Fly and flop - now that's the way to relax

A blazing sun, waves lapping the shore - can you get much further from the rat race? Nick Hanna picks the world's top beaches

Whether it's driven by the need for vitamin D or the desire for a tan, the beach holiday shows no sign of decreasing in popularity in the 21st century - despite what we are told about the dangers of sunbathing. "Idyllic escape", "perfect paradise" or "total indulgence" are just some of the phrases deployed by brochure writers to tempt us, and the idea of relaxation and freedom conjured up by the feeling of hot sand between your toes and flinging yourself into warm waves exerts a powerful hold on the collective psyche.

Whether it's driven by the need for vitamin D or the desire for a tan, the beach holiday shows no sign of decreasing in popularity in the 21st century - despite what we are told about the dangers of sunbathing. "Idyllic escape", "perfect paradise" or "total indulgence" are just some of the phrases deployed by brochure writers to tempt us, and the idea of relaxation and freedom conjured up by the feeling of hot sand between your toes and flinging yourself into warm waves exerts a powerful hold on the collective psyche.

Beaches have always signified pleasure - except for those who have to work on (or from) them, of course - and there seems to be no stopping the creation of even more sybaritic resorts in tropical locations. At the same time, there are hundreds of wonderful beaches where you can find a little bamboo hut costing just a few pounds a night and live out your own Robinson Crusoe fantasies. The choice is yours.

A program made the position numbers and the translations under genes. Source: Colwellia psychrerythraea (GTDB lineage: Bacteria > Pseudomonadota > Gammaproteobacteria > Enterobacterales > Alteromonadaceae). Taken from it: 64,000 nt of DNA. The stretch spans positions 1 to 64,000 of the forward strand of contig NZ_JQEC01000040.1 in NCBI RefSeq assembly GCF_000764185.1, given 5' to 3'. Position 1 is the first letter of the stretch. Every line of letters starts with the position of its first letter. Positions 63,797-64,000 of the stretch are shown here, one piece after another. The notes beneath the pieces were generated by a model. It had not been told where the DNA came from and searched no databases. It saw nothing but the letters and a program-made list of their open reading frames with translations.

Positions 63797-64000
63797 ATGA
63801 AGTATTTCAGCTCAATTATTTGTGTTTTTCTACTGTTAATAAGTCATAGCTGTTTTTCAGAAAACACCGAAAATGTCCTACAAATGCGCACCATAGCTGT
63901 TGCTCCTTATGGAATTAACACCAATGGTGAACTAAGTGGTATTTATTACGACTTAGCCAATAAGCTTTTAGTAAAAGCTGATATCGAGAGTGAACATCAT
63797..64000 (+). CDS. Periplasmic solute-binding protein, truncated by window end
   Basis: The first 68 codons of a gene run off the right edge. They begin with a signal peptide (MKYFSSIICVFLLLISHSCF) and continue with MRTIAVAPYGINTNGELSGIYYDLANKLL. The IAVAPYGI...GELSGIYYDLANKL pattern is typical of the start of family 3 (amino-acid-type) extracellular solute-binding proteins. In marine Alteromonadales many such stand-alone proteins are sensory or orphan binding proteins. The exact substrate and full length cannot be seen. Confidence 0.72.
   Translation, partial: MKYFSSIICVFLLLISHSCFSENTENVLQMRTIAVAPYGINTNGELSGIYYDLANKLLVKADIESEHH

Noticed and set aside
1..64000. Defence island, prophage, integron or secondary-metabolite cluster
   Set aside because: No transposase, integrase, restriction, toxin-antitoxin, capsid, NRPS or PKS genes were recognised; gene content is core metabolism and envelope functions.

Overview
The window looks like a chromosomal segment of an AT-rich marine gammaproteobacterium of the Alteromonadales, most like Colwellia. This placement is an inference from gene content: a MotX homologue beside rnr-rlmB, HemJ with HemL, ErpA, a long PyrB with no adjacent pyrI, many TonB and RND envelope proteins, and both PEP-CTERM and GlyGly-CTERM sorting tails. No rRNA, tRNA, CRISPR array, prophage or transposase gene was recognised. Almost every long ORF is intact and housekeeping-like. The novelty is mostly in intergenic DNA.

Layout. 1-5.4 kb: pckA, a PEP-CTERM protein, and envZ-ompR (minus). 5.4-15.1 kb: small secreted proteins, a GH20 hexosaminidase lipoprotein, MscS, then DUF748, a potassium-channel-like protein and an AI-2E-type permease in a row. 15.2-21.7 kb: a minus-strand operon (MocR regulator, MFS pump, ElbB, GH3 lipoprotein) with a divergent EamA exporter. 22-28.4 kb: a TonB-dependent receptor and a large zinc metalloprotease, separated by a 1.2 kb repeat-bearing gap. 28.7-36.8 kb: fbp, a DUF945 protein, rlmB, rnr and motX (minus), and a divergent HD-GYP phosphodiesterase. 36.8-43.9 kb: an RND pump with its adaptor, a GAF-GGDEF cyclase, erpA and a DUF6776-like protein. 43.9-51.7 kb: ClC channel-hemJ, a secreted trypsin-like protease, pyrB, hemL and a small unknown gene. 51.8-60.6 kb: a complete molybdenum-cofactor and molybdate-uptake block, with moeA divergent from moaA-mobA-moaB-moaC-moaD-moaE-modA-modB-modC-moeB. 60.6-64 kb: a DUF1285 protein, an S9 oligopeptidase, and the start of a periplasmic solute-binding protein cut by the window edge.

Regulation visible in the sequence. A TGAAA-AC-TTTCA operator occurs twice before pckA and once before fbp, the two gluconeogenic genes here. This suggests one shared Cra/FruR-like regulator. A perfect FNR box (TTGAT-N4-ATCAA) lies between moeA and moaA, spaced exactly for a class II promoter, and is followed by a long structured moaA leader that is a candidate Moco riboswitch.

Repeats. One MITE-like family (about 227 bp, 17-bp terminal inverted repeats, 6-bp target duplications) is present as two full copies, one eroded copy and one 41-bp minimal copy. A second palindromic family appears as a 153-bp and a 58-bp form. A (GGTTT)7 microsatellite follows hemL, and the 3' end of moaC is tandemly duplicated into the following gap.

Despite recent events, Sri Lanka has increased in popularity since the signing of a ceasefire in 2003 between the government and the Tamil Tiger rebels, putting it back on the tourist map. This enchanting island is ripe for exploration, with wildlife parks, ancient temples and elephant sanctuaries just some of the attractions inland. The beaches to the north of the capital, Colombo, tend to be cater for mainstream tourists, while most of those to the south are geared up more for backpackers. Check the monsoons, which are different for each coast, and the Foreign Office travel advice.